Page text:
Amber Howells, director of the coordinated program in dietetics offered by the hospitality management and dietetics department in the university's College of Human Ecology, says moderation is key.
"As a registered dietitian, my philosophy really is that all foods fit. The trick is you just have to eat everything in moderation and control your portion sizes," Howells said.
Hamburgers and hotdogs are popular foods on the Fourth. Howells says there are healthy options to both.
"For hamburgers, you can use the more lean cuts of beef. If you are using ground beef, try to get that 96 percent lean meat," she said. "With hot dogs, you really want to find that version that is less than 150 calories per serving size and less than 14 grams of fat. Hotdogs are probably also higher in sodium content because they are more processed, so look at the sodium content and try to find something with less than 450 milligrams of sodium."
When it comes to hotdogs, Howells said there are healthier and not-so-healthy options available, so checking the label is key.
What's a hotdog or hamburger without some potato chips alongside? Howells said healthier versions of chips are available today, such as baked or high fiber - but portion size is a factor.
"Usually about 12 to 13 chips is a portion size, but when we think about how much we eat, we typically eat more than that portion size," she said.
Fresh veggies are a healthier option to chips, but Howells said to watch the dips. She recommends low-fat or fat-free dressings. Also watch the sodium content of dips and condiments.
One popular summer food that won't blow your diet if you have an extra serving is watermelon.
"Watermelon is a fantastic choice because it is a fruit and naturally low in fat," Howells said. "About a cup of watermelon is a portion size, but since it is a fruit, it is low in calories and consuming more than cup won't do too much damage."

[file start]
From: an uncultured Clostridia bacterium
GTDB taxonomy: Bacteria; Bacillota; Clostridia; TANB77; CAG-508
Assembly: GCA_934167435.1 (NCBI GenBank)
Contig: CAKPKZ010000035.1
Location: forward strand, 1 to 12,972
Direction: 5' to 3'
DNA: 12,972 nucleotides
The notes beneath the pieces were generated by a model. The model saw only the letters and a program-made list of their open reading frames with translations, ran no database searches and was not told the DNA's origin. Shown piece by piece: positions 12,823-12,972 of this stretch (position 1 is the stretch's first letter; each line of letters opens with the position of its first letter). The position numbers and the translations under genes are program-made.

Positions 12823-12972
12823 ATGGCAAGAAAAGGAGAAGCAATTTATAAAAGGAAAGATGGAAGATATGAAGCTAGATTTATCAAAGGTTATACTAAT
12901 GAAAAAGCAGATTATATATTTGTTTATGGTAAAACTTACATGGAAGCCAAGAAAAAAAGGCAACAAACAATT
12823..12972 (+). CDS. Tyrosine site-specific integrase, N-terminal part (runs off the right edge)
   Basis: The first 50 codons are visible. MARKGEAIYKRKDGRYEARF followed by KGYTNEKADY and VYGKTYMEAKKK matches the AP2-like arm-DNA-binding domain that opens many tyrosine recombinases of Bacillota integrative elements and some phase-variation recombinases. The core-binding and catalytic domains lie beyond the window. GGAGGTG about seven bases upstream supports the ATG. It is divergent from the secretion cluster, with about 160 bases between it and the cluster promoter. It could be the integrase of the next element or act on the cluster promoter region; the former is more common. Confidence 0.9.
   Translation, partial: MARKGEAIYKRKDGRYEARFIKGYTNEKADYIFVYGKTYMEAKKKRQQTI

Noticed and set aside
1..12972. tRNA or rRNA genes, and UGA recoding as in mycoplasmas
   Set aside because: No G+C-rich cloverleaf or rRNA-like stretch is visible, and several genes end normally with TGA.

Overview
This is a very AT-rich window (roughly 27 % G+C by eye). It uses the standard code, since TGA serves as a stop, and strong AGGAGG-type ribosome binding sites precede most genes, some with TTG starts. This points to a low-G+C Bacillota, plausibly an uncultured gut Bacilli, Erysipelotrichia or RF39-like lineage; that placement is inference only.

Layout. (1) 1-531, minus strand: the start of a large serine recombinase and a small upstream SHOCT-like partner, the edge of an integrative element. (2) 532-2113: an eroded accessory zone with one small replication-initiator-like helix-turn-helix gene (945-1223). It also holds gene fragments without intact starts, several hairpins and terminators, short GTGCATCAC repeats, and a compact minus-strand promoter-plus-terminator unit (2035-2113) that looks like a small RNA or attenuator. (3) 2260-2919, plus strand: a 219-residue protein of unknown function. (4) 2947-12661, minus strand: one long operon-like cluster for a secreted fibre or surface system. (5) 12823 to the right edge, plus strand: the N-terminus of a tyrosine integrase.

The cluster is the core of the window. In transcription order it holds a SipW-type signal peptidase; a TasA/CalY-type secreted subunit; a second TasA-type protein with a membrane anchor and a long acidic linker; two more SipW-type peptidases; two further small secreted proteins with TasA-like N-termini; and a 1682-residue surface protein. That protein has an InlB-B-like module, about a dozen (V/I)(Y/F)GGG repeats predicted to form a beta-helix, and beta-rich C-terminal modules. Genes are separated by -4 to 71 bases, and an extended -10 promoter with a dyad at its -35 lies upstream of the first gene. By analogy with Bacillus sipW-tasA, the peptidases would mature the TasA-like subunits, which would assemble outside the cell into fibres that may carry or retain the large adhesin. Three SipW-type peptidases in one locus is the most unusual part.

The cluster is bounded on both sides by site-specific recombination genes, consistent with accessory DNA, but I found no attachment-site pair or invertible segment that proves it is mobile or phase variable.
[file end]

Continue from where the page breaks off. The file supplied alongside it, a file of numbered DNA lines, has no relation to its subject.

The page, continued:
Ice cream is a crowd favorite - and Howells is all for it - in moderation.
"I am big fan of ice cream, especially homemade ice cream," she said. "It's higher in fat than watermelon, but you can still eat ice cream. It's healthy, it has calcium and it's a good dairy product. You don't have to cut it out, just limit the portion size to half a cup."
The Fourth of July is known for being hot, so staying hydrated is important. Water is always a good choice, but Howells said there are other options.
"The trick is to find things without caffeine. Caffeine will dehydrate you quicker, she said. "Lemonade is a good choice. There are lemonades available that are lower in calories, or you can freshly squeeze lemonade and use artificial sweeteners instead of sugar."
Sports beverages also are a good way to stay hydrated. But if you want a soda, Howells said drink a decaffeinated version. To save calories, she also recommends decaffeinated diet sodas over regular ones.
While eating everything in moderation is the key to a healthy diet, Howells said splurging every now and then is OK.
"If there is a day that you indulge, as we tend to do on holidays, then just tone it back a little the next day, and then get back to your normal eating habits," she said.
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